Flexible and Safe
Leaking batteries can corrode the interiors of electronics, sometimes causing irreparable damage. Even worse, they can harm people, and given the increasing prevalence of wearable technology and implantable devices, such a hazard is troublesome.
To avoid this issue altogether, researchers from China's Fudan University have developed a new kind of battery that doesn't include the chemicals that can make traditional batteries dangerous. As a bonus, their designs are also thin and flexible.
"Current batteries like the lithium-ion ones used in medical implants generally come in rigid shapes," Yonggang Wang, one of the researchers from Fudan, said in a press release. "Additionally, most of the reported flexible batteries are based on flammable organic or corrosive electrolytes, which suffer from safety hazards and poor biocompatibility for wearable devices, let alone implantable ones."
In a study recently published in Chem, the researchers present their two flexible design alternatives, neither of which requires the electrolytes used in current batteries. Instead, these batteries use one of two bio-compatible sodium-based liquids: a normal saline solution or a cell culture medium that contains amino acids, sugars, and vitamins.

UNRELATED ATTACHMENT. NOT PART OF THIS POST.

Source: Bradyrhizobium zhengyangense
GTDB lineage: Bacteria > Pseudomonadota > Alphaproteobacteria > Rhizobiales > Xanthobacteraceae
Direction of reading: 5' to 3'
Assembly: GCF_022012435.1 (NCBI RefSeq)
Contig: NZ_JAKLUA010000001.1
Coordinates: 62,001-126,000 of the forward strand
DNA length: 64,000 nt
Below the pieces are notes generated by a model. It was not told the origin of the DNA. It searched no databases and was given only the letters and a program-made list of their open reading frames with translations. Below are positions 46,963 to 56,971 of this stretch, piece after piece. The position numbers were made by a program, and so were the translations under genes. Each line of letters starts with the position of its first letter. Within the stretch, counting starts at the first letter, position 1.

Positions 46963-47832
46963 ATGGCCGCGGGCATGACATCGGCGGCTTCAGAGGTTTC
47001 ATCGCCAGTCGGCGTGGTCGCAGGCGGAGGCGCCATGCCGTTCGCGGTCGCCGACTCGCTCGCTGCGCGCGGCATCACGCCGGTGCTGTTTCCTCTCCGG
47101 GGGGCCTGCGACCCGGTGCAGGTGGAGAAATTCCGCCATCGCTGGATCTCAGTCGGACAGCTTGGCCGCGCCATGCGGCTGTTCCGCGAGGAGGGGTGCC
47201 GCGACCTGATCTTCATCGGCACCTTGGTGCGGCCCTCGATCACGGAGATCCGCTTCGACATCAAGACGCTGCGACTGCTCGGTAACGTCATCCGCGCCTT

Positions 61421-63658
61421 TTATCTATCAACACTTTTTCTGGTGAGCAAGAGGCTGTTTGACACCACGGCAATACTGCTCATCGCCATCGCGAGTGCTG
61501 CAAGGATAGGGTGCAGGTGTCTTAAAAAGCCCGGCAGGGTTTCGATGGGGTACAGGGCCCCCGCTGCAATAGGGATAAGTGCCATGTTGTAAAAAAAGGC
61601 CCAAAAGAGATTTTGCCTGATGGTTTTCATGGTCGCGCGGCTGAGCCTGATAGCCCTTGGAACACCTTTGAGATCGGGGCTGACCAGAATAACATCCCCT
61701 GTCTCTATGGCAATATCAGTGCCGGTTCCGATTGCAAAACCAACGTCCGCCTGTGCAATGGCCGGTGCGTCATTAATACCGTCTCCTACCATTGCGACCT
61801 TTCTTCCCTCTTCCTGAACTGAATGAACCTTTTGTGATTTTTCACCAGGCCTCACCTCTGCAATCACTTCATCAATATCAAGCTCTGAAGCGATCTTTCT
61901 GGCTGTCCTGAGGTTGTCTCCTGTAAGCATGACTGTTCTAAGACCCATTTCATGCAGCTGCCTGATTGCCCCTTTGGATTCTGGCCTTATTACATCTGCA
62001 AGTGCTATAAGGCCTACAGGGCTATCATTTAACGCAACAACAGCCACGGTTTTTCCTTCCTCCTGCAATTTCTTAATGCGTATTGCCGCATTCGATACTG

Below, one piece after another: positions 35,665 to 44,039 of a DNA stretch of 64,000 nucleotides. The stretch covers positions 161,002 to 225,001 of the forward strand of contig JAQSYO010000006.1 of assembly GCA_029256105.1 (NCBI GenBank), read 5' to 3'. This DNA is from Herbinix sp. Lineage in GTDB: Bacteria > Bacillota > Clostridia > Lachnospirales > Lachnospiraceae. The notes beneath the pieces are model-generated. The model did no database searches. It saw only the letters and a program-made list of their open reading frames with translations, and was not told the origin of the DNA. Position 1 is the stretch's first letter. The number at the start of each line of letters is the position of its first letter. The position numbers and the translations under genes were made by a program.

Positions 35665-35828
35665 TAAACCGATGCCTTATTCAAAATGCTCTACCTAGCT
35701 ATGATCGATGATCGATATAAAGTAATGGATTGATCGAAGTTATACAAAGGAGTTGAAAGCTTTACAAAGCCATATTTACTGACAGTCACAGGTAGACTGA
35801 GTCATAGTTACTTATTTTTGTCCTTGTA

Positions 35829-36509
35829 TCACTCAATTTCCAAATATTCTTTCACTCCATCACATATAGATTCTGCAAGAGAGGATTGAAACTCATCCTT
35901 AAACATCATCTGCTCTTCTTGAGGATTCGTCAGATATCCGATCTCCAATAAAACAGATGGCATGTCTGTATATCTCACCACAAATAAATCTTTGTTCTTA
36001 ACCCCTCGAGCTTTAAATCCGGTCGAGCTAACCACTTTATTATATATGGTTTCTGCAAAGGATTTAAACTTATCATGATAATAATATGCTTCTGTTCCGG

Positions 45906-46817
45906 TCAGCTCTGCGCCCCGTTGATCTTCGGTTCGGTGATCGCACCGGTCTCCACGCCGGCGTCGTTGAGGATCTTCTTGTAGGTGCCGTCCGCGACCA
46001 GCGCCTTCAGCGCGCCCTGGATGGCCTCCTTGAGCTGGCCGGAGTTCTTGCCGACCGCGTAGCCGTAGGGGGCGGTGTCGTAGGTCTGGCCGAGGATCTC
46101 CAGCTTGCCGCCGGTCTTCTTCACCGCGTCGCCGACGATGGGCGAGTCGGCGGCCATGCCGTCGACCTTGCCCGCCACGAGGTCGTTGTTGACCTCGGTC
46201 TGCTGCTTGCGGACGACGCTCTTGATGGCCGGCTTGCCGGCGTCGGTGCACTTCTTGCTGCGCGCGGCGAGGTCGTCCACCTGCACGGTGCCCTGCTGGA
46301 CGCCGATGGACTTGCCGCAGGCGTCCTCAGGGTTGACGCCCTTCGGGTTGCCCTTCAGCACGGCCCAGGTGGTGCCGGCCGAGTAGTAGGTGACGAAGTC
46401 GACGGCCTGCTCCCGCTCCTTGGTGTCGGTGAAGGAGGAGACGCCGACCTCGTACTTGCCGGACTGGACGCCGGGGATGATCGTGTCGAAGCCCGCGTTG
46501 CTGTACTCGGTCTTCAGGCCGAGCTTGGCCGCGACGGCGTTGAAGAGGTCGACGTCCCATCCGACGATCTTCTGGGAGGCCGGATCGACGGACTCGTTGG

The first design is a "2D" belt made of thin electrode films over a steel strand mesh. The other features a carbon nanotube fiber weave with nanoparticle electrodes embedded on it. According to the researchers, both designs "showed excellent performance," even faring better than most existing lithium-ion batteries used in wearable electronics in terms of how much energy they could hold and the power they could produce.
Designed for Implants and More?
The thinness and flexibility of these batteries make them ideal for implants, the researchers noted, and they could be hugely beneficial to the development of brain-computer interfaces, which are, obviously, implanted into one of the most sensitive organs inside the human body.
The researchers also stumbled upon an unexpected potential use for their second battery design. The battery's carbon nanotube backbone caused the conversion of dissolved oxygen into hydroxide ions to accelerate. This isn't good for the battery itself, the researchers said, but it could prove beneficial for cancer starvation therapy.
"We can implant these fiber-shaped electrodes into the human body to consume essential oxygen, especially for areas that are difficult for injectable drugs to reach," Wang explained in the press release. "Deoxygenation might even wipe out cancerous cells or pathogenic bacteria since they are very sensitive to changes in living environment pH."
Of course, as this wasn't the object of the research, much more in-depth studies would be required to validate this effect. Until then, it remains largely theoretical.
The batteries themselves, though, show a great deal of promise for their intended use. The next step is to make sure they would be able to meet the power needs of today's wearables and implants, as well as those that are still to come.